If adopted, this Council Decision will extend EC animal welfare concerns to a completely
new area of the farming business. Over time, this animal welfare proposal for farmed fish
has the potential of spilling over onto the entire fishin g industry. This development could
eventually impact imports.
The EC has published a proposal for a Council Decision1, which covers animal welfare aspects of fish farming. The aim is to adopt this proposal at the November meeting of the Standing Committee of the European Convention for the Protection of Animals kept for farming purposes. This meeting will be held in Strasbourg in November 2005. If adopted, this Commission Decision will extend animal welfare regulations to the fish-farming sector. While the proposal only relates to the EU fish farming industry, there is concern about the implications these animal welfare requirements could eventually have to imports. Our office is closely monitoring the developments in this area and encourages the U.S. aquaculture industry to monitor this new development in EU animal welfare also.
The Standing Committee of the European Convention on the Protection of Animals kept for
Having regard to its responsibility under Article 9 of the Convention for the elaboration and adoption of recommendations to the Parties containing detailed provisions for the implementation of the principles set out in Chapter I of the Convention based on scientific knowledge concerning the various species of animals;
Aware also of the established experience in the implementation of the principles of animal welfare set out in articles 3-7 of the Convention;
Aware that the basic requirements for the welfare, including health of farmed fish consist of good stockmanship, husbandry methods appropriate to the biological characteristics of the animals and a suitable environment, so that the conditions under which farmed fish are kept fulfil their needs.
Concerned with the possibility that the results of developments in breeding and biotechnology may further influence the welfare of farmed fish and aware of the need to ensure that such developments do not adversely affect their welfare, including health;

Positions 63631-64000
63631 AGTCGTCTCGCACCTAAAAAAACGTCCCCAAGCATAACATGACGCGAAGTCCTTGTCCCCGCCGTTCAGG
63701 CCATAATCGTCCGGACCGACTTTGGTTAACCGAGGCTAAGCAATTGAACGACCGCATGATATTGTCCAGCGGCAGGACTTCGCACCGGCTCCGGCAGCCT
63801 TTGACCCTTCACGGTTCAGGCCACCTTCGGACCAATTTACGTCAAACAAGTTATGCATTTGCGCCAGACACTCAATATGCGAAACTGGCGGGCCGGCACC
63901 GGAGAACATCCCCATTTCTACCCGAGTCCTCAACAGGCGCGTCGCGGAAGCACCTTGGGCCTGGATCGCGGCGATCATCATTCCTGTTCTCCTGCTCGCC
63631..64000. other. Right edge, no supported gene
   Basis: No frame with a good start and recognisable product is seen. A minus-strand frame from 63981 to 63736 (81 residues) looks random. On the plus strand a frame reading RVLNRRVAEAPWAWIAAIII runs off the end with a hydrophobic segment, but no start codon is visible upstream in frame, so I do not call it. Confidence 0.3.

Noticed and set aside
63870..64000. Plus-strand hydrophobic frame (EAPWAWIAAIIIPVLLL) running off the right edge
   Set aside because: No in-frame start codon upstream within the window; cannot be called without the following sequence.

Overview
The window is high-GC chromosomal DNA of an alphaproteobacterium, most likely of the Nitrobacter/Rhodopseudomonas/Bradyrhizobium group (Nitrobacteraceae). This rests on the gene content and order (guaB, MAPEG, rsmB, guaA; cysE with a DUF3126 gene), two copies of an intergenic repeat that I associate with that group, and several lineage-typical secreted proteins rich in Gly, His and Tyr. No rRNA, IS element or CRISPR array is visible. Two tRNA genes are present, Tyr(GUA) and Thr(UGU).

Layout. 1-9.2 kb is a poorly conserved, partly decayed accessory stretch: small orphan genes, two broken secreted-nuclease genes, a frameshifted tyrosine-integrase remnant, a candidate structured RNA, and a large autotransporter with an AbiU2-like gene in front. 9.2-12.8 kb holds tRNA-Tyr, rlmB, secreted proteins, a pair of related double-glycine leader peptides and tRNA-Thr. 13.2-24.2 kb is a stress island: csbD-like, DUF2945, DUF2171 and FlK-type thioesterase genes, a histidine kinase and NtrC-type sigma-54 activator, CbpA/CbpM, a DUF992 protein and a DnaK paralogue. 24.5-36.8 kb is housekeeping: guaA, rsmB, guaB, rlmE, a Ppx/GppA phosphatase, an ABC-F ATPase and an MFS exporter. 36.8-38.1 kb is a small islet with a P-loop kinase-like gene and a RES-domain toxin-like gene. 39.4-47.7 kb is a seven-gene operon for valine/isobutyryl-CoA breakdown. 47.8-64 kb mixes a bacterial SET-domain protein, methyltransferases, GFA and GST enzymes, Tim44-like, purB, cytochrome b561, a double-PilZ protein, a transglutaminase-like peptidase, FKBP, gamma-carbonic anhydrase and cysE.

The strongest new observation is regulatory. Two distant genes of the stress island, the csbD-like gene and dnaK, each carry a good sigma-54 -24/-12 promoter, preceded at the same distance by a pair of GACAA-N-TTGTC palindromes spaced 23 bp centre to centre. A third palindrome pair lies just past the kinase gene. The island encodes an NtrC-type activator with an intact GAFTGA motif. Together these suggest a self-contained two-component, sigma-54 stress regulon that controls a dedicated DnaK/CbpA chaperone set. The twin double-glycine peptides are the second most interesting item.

Bearing in mind that it is an obligation of the Committee to consider any recommendation when relevant new knowledge is available and therefore wishing to encourage the continuation of research by all Parties with the object of making optimum use of new techniques to ensure that the needs of farmed fish are met and hence that their welfare, including health are good;
Considering that in the light of established experience and scientific knowledge about the biological needs of fish, methods of husbandry and slaughter at present in commercial use may fail to meet all their needs and hence result in poor welfare;
Bearing in mind that the environment and management have to fulfil the animals biological needs;
Considering therefore that strong and continuous efforts have to be made to adapt existing systems and methods and to develop new husbandry systems and methods in line with the Convention so that the needs of the animals can be met;
Aware that scientific knowledge and practical experience indicate that the provision of a Recommendation concerning farmed fish is necessary;
Has adopted the following Recommendation concerning farmed fish.
Biological Characteristics of Fish
General biological characteristics of fish
When considering husbandry practices the following general biological characteristics of fish should be borne in mind:
With a few exceptions, such as tuna, fish are cold blood animals (poikilotherms) and, as a result, their metabolic processes are dependent on the environmental temperature;
Fish obtain the oxygen which they need from water via their gills and for some species via their skin. The heart and circulatory system are adapted to this means of respiration;
The basic structure and function of muscles, liver, hormonal control mechanisms and nervous system are similar to higher vertebrates;
The skin of the fish is the first line of defence against disease and provides protection from the environment. It contains sensory receptors for touch, pressure and pain and also has respiratory, excretory and osmoregulatory functions. Within the skin are pigment cells and, sometimes light emitting structures that provide for concealing, advertising or sexual behaviours. The skin also contains mucus glands, which secrete a protective layer over the skin, scales and occasionally poison secreting or electric organs;
Most fish species show maximal emergency responses under stressful conditions, such as :
when they are subjected to low oxygen tension in the water or the presence of certain noxious substances in the water or attacked,
when they are removed from water. However, in the same situations, certain species will show little behavioural reaction even though physiological stress response will be substantial.
Long lasting stressful events, poor water and feed quality, and behavioural problems, may result in immunosuppression and disturbance of reproduction and growth.
Fish respond to the environment and such characteristics are valuable in preserving life and maximising the biological fitness of individuals.